- Do you know where your work sits in relation to the wide range of current health and well-being strategies, policies and initiatives?
- Do you know who does what in the health services and what each of the main organisations is responsible for?
- How can we start to think about what this means for the sustainability of our local work?
The Mid Ulster Cluster* has been looking at different ways to ‘champion’ health and well-being at the local level. Groups and individuals who have been involved in our discussions to date have said that they would like to know more about how our health and social services fit together, and also get a good overview of the main strategic drivers that exist for health and well-being improvement. People have told us that they would like it to be easier to identify who’s who in health organisations. They’d also like to know more about the main strategies that provide a backdrop to their work and which may be relevant to their future plans. This includes documents such as ‘Transforming Your Care’ and the new public health strategy, currently known as ‘Fit and Well’.
The Cluster is planning an initial discussion workshop which aims to begin to answer questions such as ‘Who’s who?’, ‘What do they do?’ and ‘Where does my work sit in the wider picture?’.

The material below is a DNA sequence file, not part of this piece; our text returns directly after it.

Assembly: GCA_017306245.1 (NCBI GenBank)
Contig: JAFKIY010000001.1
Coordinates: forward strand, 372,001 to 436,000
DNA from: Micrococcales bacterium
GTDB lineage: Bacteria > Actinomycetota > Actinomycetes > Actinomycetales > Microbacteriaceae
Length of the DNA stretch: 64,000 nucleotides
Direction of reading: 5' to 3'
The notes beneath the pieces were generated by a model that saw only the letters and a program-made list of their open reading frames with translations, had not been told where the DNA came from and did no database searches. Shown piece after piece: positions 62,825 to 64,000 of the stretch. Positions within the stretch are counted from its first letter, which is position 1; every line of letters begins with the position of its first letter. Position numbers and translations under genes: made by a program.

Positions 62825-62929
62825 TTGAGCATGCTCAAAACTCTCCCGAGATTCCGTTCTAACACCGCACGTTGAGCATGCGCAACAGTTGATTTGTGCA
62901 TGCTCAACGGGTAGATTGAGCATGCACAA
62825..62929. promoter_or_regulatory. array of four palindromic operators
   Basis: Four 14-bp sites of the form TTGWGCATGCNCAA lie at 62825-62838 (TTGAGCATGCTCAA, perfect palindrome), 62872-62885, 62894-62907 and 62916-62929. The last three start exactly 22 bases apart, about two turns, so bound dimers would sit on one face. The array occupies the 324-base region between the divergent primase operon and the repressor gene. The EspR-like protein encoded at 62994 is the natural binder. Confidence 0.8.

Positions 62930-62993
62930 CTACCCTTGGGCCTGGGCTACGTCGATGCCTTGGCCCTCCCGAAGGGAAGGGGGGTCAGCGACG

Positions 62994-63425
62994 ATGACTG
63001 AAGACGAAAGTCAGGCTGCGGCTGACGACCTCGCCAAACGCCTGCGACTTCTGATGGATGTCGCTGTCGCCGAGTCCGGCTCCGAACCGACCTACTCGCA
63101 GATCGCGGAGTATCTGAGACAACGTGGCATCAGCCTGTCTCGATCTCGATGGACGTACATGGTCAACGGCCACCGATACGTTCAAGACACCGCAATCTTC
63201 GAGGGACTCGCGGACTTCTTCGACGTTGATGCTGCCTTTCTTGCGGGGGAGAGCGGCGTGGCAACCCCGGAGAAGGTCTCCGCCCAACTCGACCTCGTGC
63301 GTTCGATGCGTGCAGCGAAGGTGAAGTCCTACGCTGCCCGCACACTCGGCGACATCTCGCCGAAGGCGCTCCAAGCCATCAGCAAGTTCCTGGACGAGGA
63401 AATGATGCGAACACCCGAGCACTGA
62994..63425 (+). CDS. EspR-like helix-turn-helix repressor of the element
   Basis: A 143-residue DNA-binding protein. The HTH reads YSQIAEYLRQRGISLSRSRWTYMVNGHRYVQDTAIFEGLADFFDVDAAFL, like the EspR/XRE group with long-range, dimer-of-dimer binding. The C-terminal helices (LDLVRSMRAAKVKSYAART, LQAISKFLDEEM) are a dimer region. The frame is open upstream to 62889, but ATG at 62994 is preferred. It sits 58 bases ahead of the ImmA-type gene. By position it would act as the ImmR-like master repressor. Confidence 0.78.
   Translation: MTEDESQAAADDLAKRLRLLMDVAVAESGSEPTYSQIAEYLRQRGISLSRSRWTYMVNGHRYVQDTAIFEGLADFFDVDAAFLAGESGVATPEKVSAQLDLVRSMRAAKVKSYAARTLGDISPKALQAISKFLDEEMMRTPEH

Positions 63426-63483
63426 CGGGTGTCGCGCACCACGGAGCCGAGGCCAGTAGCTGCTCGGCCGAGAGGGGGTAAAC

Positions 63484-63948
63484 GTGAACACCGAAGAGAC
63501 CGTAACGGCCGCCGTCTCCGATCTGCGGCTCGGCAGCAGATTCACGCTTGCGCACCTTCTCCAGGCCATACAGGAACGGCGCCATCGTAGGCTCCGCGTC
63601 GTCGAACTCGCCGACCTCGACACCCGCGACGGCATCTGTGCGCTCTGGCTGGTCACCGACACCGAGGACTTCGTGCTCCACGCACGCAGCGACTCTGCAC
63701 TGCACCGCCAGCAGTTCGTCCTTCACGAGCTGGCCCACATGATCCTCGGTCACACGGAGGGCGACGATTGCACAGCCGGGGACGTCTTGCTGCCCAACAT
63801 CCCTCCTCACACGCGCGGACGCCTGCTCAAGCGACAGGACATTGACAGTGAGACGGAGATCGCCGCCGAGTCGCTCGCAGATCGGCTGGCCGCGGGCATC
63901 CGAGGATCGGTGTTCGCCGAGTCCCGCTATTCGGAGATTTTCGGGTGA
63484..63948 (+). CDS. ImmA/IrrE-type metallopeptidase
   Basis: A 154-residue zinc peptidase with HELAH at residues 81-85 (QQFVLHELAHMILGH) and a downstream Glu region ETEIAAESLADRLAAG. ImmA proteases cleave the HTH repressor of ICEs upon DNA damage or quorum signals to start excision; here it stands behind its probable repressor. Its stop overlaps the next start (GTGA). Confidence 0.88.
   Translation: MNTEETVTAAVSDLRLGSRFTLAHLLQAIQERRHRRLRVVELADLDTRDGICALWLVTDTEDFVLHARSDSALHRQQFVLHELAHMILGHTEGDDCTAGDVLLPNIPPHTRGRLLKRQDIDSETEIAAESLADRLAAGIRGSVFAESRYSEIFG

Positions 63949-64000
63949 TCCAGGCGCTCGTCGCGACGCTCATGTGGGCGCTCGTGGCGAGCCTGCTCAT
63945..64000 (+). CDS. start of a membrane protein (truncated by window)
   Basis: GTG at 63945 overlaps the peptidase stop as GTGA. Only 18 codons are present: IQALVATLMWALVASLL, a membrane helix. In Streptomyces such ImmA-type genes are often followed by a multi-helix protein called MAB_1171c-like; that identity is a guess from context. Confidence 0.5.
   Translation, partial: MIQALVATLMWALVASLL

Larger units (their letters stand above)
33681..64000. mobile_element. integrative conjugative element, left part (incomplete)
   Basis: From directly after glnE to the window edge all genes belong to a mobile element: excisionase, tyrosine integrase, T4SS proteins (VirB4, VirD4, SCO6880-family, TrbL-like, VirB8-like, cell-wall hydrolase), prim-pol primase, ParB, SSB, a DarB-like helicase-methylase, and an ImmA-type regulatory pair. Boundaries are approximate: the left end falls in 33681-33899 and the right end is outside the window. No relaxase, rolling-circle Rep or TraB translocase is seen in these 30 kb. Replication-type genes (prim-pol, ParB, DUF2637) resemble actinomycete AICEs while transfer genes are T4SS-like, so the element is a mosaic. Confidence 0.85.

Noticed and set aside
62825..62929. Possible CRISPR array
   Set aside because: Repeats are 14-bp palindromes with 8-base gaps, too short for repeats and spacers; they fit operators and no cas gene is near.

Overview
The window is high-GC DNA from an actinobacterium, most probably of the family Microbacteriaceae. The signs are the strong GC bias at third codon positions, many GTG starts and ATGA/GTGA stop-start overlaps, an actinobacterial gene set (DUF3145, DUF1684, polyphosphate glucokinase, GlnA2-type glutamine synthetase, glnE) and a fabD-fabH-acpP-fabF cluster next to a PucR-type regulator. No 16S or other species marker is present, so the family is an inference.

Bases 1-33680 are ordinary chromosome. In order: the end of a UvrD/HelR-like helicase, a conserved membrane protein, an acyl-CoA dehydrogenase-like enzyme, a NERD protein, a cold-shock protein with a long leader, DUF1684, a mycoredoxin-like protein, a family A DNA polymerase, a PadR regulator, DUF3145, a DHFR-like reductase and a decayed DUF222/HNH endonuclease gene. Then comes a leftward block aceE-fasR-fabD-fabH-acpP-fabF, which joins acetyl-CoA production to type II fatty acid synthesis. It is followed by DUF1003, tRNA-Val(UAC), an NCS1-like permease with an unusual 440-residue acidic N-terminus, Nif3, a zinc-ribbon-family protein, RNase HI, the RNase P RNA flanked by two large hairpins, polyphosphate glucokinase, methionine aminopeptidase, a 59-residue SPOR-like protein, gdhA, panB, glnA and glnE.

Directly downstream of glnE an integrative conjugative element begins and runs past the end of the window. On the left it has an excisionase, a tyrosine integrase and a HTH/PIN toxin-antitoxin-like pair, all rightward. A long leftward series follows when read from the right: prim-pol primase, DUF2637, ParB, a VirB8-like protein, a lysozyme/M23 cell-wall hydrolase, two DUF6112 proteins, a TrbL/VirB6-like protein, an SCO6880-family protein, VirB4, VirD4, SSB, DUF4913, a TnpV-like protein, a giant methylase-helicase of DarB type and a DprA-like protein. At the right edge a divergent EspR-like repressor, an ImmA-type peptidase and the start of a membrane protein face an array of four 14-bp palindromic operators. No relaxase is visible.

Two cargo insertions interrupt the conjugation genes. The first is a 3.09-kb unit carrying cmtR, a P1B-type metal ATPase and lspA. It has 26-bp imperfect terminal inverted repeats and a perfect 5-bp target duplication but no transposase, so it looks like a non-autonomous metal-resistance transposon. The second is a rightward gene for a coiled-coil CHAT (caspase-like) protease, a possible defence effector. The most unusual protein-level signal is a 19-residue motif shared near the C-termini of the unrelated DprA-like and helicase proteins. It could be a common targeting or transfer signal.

We hope to send out some further information shortly but at this stage we would ask you to SAVE THE DATE and let us know if you can come along:
Championing Health: Where Am I?
Where: Cookstown Leisure Centre
When: Friday 22th November
Time: 11am to 2pm (including a working lunch)
To RSVP or for further information contact Sam Scott, Cookstown District Council Email: firstname.lastname@example.org
* ‘Joint Working Arrangements’ is an initiative through which Cookstown District Council, Dungannon & South Tyrone Borough Council, Magherafelt District Council, the Northern and Southern Health and Social Care Trusts and the Public Health Agency are working together to encourage more integrated approaches to key health and well-being challenges. This grouping is known as the ‘Mid Ulster Cluster’.